Update from Piazza Bande Nere: On Sunday I wrote to the Art Detective, “Yes, it is a bit disconcerting I have to say. All my lessons have been cancelled for the entire week. The Duomo has been closed to tourists, public transport is still running but I’m not using it along with everyone else I know, and I had a ticket for the theatre for tomorrow but the programme has been cancelled. As I say, it’s a little bit worrying!” That was Sunday, on Monday I was close to dialing the 1500 number to book a “tampone” or “test”. I had to use my ashma inhaler, the first time in a long time and I also had a slight cough. ‘N,’ I said to my flatmate, ‘last week I had to use my inhaler’. ‘You don’t have it,’ she answered. Thank God for that. I don’t, but the hype and drama here are overwhelming, anxiety causing and unavoidable. The press is having a field day. Streets and supermarket shelves are empty, kids have been packed off to the coast and whole families are taking to the hills Decameron style. There’s regional mandatory decrees stating that, among other things, bars, cafes and clubs must stay shut from 18:30 to 06:00 (although from what I read on the International Women of Milan fb group, some are staying open around the Navigli area), but if you were thinking of an aperitivo – you may need to think again. As for restaurants, I believe they are open, but who is going to them?
Mind you, it’s fine dining time for the “sciacalli” which literally means “jackals” or more appropriately “fraudsters” who are knocking on peoples doors pretending to give free tests and then robbing peoples’ homes! And IF you can find a face mask on sale, be prepared to spend an unholy amount of money. As for “l’Amuchina” a disinfectant hand gel – I don’t think my great Grandmother’s diamond ring would even buy me a small bottle right now – although I could have bought the same bottle for 1 euro last Wednesday. That will give you an idea about the general state of mind right now in Milan. I’m trying not to buy into it, probably like many others, but it’s difficult. The best piece of common sense I’ve heard to date comes from the writer and journalist Andrea Scanzi on a 15 minute video he posted on his FB page. He’s speaking in Italian obviously but if you understand Italian, it’s worth listening to. Saying that, I was meant to meet J in Pagano earlier today but he whatsapped to say he couldn’t make it because he was going to bed with a sore throat and a bottle of whiskey. While I’m a bit worried about him and suggested lemon, ginger and hot water instead of whiskey, I have to admit I felt relieved I didn’t have to go out. I know, it’s ridiculous. Or is it? I don’t know.
On a lighter, brighter note, and not because of the Coronavirus, I actually went to shul (synagogue) last Saturday morning, the first time since Jan 2018. There’s a strong Middle Eastern Jewish community here in Milan, something I didn’t know until recently. I’m of the Ashkenazi brand myself but really, there’s not much difference between us. One thing I noticed however, was that during the service when the community news was read out about an upcoming marriage, a birth and a graduation, there were ululations from the women upstairs – first time I’d heard that in a synagogue! Also, there was no “Adon Alom” the prayer usually sung at the end of the service and the only prayer I remember the first few words of. Not to be, but I think I’ll learn how to ululate. After the service there was a lavish Kiddish (after service nosh-up) for the married couple to be, with traditional Persian food and lots and lots of cakes and chocolates. There may have been a bar, but I didn’t see it – too busy stuffing myself with a meat, barley and cinnamon dish called Ash.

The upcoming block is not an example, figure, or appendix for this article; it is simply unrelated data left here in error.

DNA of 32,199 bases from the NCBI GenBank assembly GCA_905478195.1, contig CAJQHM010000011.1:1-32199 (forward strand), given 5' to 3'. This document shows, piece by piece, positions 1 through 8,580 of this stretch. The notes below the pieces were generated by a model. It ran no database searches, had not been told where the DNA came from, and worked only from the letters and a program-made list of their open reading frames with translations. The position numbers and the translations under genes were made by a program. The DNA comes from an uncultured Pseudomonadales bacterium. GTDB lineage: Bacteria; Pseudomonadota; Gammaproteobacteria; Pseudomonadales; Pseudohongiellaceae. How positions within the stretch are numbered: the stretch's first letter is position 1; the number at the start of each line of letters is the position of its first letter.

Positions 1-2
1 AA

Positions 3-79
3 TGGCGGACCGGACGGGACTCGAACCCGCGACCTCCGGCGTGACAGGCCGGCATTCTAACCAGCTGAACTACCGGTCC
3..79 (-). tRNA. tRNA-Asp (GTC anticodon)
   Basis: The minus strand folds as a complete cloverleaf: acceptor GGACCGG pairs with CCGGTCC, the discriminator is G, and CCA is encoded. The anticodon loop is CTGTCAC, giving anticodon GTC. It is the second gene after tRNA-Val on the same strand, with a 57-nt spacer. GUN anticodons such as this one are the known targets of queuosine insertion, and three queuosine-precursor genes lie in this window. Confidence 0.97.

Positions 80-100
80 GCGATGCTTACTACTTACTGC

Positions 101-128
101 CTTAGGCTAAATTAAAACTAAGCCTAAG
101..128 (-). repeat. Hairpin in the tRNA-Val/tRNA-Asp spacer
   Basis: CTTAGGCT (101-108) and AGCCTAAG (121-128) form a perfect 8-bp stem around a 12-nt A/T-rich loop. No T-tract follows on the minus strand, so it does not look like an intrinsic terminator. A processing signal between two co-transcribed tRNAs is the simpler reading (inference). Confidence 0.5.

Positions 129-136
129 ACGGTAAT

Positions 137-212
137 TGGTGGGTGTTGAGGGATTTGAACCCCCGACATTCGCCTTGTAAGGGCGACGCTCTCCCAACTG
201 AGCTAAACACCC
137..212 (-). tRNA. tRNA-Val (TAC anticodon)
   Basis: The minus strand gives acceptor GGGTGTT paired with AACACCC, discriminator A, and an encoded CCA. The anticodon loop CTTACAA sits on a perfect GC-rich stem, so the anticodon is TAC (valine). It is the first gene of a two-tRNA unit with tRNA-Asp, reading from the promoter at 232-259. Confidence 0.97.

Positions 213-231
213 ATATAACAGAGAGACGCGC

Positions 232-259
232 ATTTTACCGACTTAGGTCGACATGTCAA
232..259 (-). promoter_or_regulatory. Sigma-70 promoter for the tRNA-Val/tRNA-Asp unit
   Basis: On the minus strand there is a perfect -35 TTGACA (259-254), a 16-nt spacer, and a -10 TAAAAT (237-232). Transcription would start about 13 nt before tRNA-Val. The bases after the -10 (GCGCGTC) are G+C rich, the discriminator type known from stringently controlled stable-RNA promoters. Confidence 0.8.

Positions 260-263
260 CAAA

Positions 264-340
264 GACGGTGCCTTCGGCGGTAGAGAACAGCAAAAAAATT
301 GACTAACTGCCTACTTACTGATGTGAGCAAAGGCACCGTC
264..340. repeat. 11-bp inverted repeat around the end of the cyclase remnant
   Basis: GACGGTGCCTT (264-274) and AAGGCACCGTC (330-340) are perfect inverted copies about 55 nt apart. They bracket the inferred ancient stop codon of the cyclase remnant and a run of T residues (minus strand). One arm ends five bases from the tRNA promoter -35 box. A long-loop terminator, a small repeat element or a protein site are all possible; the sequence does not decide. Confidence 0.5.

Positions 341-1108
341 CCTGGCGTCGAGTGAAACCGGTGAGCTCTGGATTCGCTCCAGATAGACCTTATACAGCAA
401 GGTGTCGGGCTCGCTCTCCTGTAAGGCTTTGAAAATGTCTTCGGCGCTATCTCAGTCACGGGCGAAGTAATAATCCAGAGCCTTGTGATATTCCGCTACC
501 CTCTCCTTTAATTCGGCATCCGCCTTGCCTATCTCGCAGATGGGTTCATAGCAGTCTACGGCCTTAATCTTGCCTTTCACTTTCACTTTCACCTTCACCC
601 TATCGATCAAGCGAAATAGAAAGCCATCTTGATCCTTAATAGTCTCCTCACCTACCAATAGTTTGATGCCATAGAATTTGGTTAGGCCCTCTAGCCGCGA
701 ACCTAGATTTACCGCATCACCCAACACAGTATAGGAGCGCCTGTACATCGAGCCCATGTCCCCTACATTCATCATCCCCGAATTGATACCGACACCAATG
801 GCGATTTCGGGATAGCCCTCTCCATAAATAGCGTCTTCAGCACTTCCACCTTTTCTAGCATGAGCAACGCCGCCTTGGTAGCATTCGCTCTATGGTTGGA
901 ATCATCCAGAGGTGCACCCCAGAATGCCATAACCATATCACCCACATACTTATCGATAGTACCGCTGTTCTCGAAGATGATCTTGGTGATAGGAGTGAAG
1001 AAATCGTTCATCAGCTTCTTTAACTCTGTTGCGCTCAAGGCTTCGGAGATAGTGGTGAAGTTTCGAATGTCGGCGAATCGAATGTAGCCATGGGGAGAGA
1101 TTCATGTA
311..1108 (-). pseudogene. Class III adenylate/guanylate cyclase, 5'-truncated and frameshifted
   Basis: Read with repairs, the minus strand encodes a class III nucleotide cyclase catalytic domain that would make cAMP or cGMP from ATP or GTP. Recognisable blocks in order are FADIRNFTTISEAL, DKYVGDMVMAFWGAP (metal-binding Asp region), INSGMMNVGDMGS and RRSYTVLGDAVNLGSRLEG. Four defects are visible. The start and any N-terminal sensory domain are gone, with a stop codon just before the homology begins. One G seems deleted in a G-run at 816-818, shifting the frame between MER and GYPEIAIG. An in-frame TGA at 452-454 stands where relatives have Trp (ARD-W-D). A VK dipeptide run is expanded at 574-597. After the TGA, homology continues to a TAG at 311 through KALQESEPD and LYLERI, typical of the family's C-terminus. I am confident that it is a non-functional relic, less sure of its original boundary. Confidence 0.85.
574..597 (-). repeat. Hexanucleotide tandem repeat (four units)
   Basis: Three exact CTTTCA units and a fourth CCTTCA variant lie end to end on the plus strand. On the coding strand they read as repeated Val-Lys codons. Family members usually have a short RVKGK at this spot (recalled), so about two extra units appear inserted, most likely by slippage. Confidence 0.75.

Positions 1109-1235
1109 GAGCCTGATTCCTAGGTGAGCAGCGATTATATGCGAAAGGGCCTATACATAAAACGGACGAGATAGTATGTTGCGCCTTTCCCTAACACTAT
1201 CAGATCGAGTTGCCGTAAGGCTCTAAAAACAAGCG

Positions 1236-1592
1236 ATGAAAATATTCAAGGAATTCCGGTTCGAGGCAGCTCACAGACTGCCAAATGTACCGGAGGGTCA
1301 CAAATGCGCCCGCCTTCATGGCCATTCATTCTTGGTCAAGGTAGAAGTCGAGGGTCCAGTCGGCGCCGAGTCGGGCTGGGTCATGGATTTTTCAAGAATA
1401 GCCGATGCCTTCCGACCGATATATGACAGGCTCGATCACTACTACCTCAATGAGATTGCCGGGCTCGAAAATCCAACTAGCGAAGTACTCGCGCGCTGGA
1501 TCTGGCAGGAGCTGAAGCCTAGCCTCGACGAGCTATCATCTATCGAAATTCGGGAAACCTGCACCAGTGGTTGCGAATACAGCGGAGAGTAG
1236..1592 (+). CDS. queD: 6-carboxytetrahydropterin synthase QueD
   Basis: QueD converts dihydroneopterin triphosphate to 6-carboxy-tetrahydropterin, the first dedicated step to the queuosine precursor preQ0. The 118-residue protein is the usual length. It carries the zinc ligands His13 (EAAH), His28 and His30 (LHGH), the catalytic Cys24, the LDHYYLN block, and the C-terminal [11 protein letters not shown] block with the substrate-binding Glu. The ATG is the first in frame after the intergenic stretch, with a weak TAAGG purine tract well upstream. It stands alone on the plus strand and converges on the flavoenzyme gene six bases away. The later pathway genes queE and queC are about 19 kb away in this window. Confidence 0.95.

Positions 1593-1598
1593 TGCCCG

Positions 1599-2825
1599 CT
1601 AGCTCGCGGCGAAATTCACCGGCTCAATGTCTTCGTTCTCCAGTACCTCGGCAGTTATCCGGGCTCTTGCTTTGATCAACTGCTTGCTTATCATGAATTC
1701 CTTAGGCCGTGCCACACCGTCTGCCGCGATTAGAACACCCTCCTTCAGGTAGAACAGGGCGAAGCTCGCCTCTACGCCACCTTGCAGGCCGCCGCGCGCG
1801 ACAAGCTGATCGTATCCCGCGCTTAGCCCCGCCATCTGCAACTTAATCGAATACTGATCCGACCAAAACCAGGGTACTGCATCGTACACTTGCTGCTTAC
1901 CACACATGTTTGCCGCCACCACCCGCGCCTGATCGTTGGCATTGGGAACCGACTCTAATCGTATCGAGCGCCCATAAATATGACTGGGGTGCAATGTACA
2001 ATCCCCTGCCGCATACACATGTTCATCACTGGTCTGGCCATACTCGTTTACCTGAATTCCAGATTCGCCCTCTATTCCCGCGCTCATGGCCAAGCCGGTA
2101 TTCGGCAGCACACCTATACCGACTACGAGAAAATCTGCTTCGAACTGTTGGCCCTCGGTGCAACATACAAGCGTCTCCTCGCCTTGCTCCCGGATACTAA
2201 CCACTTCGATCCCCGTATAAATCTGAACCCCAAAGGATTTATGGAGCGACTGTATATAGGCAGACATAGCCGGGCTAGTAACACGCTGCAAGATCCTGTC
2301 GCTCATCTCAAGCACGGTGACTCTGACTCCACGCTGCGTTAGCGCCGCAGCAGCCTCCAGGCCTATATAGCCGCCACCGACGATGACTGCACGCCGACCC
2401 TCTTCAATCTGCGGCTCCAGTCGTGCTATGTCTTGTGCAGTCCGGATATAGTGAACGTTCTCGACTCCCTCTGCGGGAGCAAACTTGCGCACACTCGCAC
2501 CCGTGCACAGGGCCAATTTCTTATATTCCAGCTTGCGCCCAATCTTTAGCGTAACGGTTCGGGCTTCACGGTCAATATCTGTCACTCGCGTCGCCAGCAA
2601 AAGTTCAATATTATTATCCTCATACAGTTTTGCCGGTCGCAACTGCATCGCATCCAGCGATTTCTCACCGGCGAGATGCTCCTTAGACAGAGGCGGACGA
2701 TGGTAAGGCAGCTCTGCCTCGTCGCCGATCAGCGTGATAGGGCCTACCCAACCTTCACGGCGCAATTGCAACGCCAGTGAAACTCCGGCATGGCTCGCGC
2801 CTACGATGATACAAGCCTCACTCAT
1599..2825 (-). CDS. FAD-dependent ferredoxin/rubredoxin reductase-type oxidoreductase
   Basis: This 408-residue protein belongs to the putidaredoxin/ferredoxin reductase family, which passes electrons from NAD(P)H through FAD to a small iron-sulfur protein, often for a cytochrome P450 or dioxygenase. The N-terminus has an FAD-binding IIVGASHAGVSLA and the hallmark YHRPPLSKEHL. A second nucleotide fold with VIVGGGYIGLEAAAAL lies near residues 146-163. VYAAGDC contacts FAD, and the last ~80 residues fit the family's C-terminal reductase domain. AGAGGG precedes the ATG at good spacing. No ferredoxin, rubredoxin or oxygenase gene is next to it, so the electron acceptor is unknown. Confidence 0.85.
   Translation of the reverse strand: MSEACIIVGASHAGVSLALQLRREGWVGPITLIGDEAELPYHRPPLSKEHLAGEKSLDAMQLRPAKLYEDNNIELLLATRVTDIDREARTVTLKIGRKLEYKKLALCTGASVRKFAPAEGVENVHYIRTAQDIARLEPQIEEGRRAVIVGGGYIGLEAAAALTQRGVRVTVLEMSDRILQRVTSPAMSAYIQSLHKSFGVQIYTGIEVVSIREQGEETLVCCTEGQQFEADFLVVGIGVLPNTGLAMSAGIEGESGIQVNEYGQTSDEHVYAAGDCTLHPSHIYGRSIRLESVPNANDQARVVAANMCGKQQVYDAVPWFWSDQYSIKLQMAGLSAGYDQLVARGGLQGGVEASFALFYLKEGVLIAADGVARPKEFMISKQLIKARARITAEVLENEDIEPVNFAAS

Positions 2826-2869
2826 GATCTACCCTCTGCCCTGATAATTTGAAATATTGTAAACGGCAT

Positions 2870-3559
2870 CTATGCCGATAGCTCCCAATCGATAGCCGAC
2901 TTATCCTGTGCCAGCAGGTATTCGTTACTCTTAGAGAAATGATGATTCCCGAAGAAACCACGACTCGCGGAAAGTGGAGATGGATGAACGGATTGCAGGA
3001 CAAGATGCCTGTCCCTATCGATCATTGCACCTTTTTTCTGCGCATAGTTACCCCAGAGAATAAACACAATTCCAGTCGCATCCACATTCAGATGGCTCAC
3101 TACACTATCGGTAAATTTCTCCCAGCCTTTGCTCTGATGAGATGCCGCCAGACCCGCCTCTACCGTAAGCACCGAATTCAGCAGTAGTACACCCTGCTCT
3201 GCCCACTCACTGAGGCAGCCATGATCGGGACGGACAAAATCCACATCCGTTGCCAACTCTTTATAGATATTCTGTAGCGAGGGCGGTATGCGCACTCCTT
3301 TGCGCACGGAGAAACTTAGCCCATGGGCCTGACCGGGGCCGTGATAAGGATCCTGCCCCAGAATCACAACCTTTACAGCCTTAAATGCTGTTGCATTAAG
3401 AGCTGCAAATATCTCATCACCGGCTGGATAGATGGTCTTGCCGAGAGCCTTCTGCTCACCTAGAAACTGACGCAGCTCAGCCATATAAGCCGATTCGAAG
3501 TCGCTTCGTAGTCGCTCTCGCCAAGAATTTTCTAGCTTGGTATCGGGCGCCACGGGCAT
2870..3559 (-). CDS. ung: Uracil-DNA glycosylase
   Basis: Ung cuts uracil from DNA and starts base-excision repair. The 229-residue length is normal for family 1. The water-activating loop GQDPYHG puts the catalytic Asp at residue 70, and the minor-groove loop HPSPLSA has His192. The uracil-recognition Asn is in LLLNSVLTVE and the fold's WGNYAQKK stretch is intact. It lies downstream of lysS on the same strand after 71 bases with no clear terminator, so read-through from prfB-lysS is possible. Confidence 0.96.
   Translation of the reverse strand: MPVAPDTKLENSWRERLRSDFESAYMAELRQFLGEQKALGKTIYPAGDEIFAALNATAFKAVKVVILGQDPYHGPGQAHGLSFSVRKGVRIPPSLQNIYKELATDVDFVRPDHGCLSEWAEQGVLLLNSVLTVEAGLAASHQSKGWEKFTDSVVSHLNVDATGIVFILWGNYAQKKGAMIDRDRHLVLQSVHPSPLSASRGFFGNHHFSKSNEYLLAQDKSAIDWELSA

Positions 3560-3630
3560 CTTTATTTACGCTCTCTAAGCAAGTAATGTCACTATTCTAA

Later that evening I went to Ittolittos for dinner and to celebrate a friend’s birthday over a good burger and beer. And the Wednesday before, I was actually at Govinda the Hari Krishna restaurant for my friend I’s birthday who’s vegan. It was surprisingly good. This week’s culinary delights won’t be so eclectic and neither will there be any aperitivos – I love going for an aperitivo – but now that I think of it, when I was leaving Govinda they offered me a free vegetarian cook book – so I may try a few new recipes while I’ve got a bit of time on my hands – if I can find a few green leaves and or an odd potatoe in the supermarket.
Yes, it feels like I’ve got time on my hands, like I’m on a retreat at home. When I wake up there’s none of the usual morning traffic and I don’t have to take the metro to work. Instead, I make a cuppa, roll out my yoga mat, do a bit of stretching, make another cuppa, catch up on translation practice, read for the sheer enjoyment of it (I picked up Breakfast at Tiffany’s last week – first time I’ve ever read it), make dinner. It’s all a bit too quiet though, a bit too surreal. Let’s see what the rest of the week brings.